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What’s it like to get soccer kicked in the head? Just ask UFC vet and FMD star Tommy Hayden

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There aren’t many promotions around these days that allow soccer kicks. But fans with fond memories of seeing Mauricio “Shogun” Rua treat Quentin Jackson’s face like a football will enjoy Full Metal Dojo (FMD).

The Thai mixed martial arts (MMA) promotion positively encourages soccer kicks and we frequently see fighters use them to good effect. But what’s it like to be on the receiving end? Former FMD lightweight champion Tommy Hayden is the perfect person to pose that question to after his recent TKO loss.

”Well, I do quite enjoy the ruleset and I didn’t mind the soccer kicks. It was the first time I have been soccer kicked so it was an interesting experience. I will tell you this, getting hit by a taxi in Bangkok hurts a lot worse! So yeah, I didn’t mind them. I heard that some people gave (referee) Olivier grief saying he stopped the fight early. I want everyone to know that I agreed with his decision.”

Hayden saw a three fight winning streak going all the way back to 2014 snapped by last November’s loss to Jason Ponet at Full Metal Dojo 15. It was a major disappointment for the American, but things could be a lot worse.

He could still be stuck in his hometown doing a soul-destroying 9-5 job while reflecting on a UFC career that didn’t quite turn out the way he planned,

”After getting dropped from the UFC my dad told me to get a real job. So I did, I worked for a company called Hill-Rom. They pride themselves on being the worlds No. 1 hospital bed manufacturer. Well I was working in QA, checking paperwork to meet FDA standards and helping engineers circumvent problems that could kill people in field. I was put on the an integration team for a new company and made to work seven days a week getting only one Sunday off per month. I ended up working under an “engineer” who was a high school drop out, only had a two year degree in business management and was not qualified to do any sort of engineering work. She couldn’t even do simple arithmetic without a calculator. On top of that the environment working there was so hostile and negative that I couldn’t get over working under such rude disgusting unqualified people. So I found a job in Thailand.”

Hayden wasn’t exactly “living the dream” back home. He had featured on Season 9 of The Ultimate Fighter (TUF) and subsequently strung together a four-fight winning streak which took his overall record to 8-0 and secured a UFC contract.

However, he was released after just two defeats and found himself making the unpleasant transition from MMA to medical manufacturing. it’s worth nothing that former lightweight champion and No. 1 welterweight contender Rafael dos Anjos also lost his first two UFC bouts, which goes to show how thin the margins between success and failure can be in the MMA game.

But while Hayden wasn’t given ample opportunity to realize his UFC ambitions, he has succeeded in establishing himself as Bangkok’s toughest teacher. After moving to Thailand to work at a school he says a chance encounter rekindled his interest in MMA.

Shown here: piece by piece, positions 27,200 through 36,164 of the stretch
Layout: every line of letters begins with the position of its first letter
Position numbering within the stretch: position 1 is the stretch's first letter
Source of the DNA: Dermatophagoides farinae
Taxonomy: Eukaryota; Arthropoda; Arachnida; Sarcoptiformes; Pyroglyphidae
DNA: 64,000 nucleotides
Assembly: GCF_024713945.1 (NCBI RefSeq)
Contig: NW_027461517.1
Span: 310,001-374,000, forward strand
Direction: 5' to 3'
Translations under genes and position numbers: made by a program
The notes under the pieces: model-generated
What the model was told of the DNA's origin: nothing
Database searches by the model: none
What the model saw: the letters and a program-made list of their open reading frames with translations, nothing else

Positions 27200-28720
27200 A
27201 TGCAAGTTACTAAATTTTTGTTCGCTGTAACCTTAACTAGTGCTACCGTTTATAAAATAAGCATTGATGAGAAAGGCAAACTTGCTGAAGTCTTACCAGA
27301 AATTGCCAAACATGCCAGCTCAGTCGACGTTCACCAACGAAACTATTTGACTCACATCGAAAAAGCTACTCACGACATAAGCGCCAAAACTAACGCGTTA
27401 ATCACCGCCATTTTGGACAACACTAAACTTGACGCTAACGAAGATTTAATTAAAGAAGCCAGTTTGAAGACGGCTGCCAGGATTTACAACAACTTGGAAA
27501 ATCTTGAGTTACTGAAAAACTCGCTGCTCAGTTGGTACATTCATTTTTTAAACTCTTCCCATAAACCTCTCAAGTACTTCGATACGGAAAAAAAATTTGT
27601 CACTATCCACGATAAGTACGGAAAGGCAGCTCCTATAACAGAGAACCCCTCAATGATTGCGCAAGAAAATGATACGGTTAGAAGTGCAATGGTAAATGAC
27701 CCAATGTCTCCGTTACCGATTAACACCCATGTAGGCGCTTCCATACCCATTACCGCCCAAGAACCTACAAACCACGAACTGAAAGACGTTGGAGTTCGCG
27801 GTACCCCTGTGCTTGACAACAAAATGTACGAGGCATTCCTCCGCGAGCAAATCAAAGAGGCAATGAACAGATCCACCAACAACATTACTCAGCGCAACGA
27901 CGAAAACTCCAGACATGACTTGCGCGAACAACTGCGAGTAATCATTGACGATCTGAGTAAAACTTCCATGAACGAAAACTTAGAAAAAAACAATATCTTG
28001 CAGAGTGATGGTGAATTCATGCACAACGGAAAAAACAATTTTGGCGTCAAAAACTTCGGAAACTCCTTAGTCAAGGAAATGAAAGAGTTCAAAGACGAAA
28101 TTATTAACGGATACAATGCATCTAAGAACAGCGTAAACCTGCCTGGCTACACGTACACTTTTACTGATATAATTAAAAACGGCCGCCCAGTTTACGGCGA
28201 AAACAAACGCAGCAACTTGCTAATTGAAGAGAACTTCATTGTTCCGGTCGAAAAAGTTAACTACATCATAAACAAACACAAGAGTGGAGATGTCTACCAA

”Honestly I never planned to get involved in fighting competitively in general when I moved out here. I was done. Then one day I was walking around a university campus and I saw a sign that said MMA on it. I was surprised and curious so I walked in. That day I met the man who changed my life here. I rolled with this dude that introduced himself as Jaa and from that point forward I was back in the game. I became the head coach at Hero Factory a small gym outside of Bangkok that was about two and a half years ago. From there I met the FMD crew and started fighting again. Now I own gyms and I focus on teaching Thais MMA and how to integrate their Muay Thai styles into MMA.”

Hayden featured on episode one of Rich Franklin’s “Warrior” series which was partly filmed at the Fight Lab in Bangkok. He taught an aspiring Indian fighter a harsh lesson about the sort of skills and experience required to succeed in the sport.

That said, Hayden believes there is a lot of talent in the region and hopes to see several of his training partners make the breakthrough this year.

”I currently train with a good number of talented fighters and up and comers. Shannon Wiratchai and Rika Ishige are both in ONE FC and doing well. I also have a few ONE FC prospects that I am training with. On top of that both my boxing coach and my No Gi coach are coming along quite nicely. 2018 looks like it will be promising year for us.”

Hayden has seen strawweights like Dejdamrong Sor Amnuaysirichoke and Pongsiri Mitsatit enjoy success with ONE Championship and been a part of the growth of Full Metal Dojo. He says it’s an exciting time to be involved in MMA in Thailand.

”I feel like Thailand has the potential to produce some world level contenders, especially in the lower weights. I also see how hard Jon and the FMD crew works to promote MMA here and they are doing a great job! FMD is a show like no other. It’s not just a fight it is an experience! An over the top 90’s movie-esq experience that fans can’t find anywhere else on the planet. I am super thankful to get to work with them because they are so incredibly different from any other promotion I have had the pleasure of working with.”

Hayden has several goals for 2018. But his top priority is to secure a rematch with Ponet and restore his status as an FMD champion.

“My immediate personal goals are to kill the next guy I fight, so Jon will give me a rematch against Jason. I will get my sword back this year. After that I want to continue to grow my schools, get a few of my Thai fighters into world level organizations and continue to grow my MMA and BJJ brand.”